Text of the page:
Mr Falana decried the high rate of poverty in the county, saying that it contradicted the legacy of Late Abiola.

“MKO Abiola’s campaign was anchored on farewell to poverty, today a 100 million Nigerians live in abject poverty.

“We, therefore, need to rededicate ourselves to taking our people out of poverty, tackle the problem of insurgency, banditry and kidnapping by addressing the high rate of out-of-school children.

“Abiola stood for justice for all. All Nigerians must benefit from the resources of the nation,” Mr Falana said.

In his address, retired Admiral Ndubuisi Kanu, a former military administrator of Lagos State, said that Mr Abiola would forever be remembered for his principles and for believing in true federalism.

“We are having so many problems today. 21 years after the death of MKO, we are still struggling to enthrone true federalism where every Nigerian will have a sense of belonging as a citizen.

”We urge the government to go back to how we became a country – a Federal Nigeria. That is the way forward,” he said.

Also speaking, Mohammed Fawehinmi, son of late Gani Fawehinmi, commended President Buhari for being sensitive to the plights of Nigerians.

Mr Fawehinmi urged President Buhari to urgently constitute his cabinet for a better economy.

Joe Okei-Odumakin, the convener of the event, said that 21 years after the death of Mr Abiola, he would continually be celebrated as a great son of Africa.

Mrs Okei-Odumakin urged the federal government to constitute a judicial commission of inquiry to unravel how Mr Abiola died in custody.

She also called for the abolition of poverty in the country, saying that it was an issue important to late Abiola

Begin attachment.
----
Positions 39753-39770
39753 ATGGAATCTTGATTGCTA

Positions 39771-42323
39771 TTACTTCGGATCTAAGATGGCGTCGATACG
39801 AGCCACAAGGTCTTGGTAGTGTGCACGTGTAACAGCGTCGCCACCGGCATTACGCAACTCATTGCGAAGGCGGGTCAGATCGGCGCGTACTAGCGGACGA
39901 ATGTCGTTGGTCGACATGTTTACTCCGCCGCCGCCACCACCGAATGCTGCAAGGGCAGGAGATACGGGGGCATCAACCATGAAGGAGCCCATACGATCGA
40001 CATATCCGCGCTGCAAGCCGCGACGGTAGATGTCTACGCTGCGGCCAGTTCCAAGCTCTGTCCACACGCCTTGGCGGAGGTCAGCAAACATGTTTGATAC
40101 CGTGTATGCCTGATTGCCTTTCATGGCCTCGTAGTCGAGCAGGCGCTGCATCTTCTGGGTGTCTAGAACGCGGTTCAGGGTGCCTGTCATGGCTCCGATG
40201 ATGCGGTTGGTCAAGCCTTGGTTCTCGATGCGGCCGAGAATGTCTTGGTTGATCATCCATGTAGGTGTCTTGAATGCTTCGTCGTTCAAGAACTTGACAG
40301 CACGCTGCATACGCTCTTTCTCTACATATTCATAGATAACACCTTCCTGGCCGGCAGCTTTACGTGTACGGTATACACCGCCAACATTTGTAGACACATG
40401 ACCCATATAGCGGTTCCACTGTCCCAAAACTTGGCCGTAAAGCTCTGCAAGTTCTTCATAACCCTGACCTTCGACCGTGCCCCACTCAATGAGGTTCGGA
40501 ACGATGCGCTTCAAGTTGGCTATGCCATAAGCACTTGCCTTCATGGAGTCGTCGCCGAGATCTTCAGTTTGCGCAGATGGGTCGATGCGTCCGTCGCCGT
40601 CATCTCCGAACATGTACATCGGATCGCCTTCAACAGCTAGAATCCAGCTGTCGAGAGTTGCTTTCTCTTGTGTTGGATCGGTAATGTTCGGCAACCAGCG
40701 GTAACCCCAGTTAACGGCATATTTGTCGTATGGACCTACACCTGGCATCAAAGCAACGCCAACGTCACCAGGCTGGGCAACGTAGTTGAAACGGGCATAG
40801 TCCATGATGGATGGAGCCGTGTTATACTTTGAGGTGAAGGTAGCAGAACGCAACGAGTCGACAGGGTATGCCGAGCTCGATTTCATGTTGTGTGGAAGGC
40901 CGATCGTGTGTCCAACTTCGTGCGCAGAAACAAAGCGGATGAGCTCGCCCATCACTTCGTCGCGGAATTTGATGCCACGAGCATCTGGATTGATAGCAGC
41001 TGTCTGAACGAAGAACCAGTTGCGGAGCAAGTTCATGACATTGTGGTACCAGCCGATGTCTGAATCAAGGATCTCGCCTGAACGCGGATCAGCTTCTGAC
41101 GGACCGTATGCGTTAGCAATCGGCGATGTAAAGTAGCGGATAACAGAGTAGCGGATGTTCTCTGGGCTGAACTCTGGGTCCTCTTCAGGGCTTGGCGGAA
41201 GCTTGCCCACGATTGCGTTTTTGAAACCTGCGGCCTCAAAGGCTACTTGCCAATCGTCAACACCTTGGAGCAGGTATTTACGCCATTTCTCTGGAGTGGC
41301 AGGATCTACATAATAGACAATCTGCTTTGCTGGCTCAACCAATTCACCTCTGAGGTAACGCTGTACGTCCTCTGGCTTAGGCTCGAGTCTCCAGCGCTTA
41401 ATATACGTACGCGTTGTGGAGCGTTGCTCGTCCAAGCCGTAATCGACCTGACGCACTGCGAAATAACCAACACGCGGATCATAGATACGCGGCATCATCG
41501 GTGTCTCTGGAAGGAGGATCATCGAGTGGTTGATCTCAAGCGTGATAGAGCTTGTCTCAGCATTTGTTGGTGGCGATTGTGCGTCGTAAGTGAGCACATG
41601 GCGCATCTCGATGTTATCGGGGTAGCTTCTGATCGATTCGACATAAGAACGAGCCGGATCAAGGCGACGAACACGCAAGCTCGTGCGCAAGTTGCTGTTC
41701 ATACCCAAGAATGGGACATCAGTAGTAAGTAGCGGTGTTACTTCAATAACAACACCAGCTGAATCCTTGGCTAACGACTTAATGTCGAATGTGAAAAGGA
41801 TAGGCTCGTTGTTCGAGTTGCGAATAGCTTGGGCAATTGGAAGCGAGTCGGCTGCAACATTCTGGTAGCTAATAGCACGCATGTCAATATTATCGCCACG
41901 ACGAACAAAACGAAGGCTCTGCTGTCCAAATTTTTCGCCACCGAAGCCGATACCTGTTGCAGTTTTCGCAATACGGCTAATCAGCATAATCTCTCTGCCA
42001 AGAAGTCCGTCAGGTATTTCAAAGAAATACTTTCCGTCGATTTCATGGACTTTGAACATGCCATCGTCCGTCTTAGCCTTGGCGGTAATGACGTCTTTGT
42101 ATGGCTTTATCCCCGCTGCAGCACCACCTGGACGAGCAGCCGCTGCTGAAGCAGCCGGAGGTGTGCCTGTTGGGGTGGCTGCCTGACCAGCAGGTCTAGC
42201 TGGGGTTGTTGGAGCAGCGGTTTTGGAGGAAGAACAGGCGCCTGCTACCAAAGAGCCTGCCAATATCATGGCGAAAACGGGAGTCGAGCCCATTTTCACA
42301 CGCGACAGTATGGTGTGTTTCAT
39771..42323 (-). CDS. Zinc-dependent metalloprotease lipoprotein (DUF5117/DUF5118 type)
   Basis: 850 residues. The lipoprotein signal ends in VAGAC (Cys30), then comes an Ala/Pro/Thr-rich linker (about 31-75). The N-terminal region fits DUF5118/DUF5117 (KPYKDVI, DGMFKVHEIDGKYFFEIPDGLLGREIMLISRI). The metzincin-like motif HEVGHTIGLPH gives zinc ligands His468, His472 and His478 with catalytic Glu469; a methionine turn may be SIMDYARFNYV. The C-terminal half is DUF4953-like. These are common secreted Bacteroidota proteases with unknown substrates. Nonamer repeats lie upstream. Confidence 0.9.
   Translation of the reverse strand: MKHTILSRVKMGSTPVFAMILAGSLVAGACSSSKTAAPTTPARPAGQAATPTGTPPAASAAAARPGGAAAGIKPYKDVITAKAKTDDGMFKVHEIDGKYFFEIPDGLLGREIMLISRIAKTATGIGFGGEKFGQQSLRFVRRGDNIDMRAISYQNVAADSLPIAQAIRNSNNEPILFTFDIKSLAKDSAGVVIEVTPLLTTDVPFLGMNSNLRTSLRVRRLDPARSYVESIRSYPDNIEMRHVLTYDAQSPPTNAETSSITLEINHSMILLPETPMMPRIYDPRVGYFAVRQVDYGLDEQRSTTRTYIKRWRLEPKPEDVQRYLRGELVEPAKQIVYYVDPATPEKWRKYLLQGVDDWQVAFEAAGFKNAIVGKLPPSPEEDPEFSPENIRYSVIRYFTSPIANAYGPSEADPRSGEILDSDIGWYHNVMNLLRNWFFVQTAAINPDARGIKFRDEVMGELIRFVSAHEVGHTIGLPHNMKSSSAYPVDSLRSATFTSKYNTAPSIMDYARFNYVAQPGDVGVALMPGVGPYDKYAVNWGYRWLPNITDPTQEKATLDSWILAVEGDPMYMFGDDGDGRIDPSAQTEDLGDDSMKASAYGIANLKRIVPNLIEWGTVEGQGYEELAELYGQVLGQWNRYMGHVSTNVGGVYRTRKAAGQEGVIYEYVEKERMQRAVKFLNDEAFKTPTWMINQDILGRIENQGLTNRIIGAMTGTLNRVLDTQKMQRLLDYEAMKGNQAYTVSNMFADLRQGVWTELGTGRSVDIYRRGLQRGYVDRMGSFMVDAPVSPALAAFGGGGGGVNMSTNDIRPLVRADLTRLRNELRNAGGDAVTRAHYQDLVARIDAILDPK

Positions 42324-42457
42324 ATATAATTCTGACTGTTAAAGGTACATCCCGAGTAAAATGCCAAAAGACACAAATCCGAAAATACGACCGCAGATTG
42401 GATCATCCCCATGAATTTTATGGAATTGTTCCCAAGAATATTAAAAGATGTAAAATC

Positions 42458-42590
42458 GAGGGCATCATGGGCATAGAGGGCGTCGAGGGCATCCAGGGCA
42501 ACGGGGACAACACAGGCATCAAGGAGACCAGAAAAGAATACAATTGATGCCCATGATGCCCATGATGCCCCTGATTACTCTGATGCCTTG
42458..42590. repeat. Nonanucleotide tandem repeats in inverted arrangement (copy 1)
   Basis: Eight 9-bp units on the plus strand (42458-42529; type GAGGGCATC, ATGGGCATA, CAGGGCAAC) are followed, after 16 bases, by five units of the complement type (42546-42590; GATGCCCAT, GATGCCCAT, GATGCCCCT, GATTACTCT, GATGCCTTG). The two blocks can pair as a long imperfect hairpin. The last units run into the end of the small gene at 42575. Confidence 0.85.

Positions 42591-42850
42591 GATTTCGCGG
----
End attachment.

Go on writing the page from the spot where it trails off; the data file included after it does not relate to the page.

Responding, Jamiu Abiola, one of the sons of MKO Abiola, appreciated the federal government for declaring June 12 Democracy Day, saying that it was an unexpected miracle.

“I want us to be optimistic as a people because I know that the same federal government that was able to take that giant step will not stop at that. They will respond to the yearnings of Nigerians.

“The many challenges in our country today are as a result of decadence over the years and it will not be easy to tackle them in one day. Let us be patient with President Buhari.

“As we also clamour for restructuring, let us look inward and restore our thinking and ways of doing things. It is not just what the government can do, it is about what we can do as a people to better our nation,” he said.

Also, Abdulmumuni Abiola, another of the sons of late Abiola, urged Nigerians to stop living in the past and plan for a better future for the younger generation.

“We should allow what happened in the past to be in the past. Let’s stop querying who killed Abiola. Let us talk about how to build a better Nigeria for our children.

“This is 21 years after; Abiola has played his part, what we should be talking about is how to play our parts to better our country,” he said. (NAN)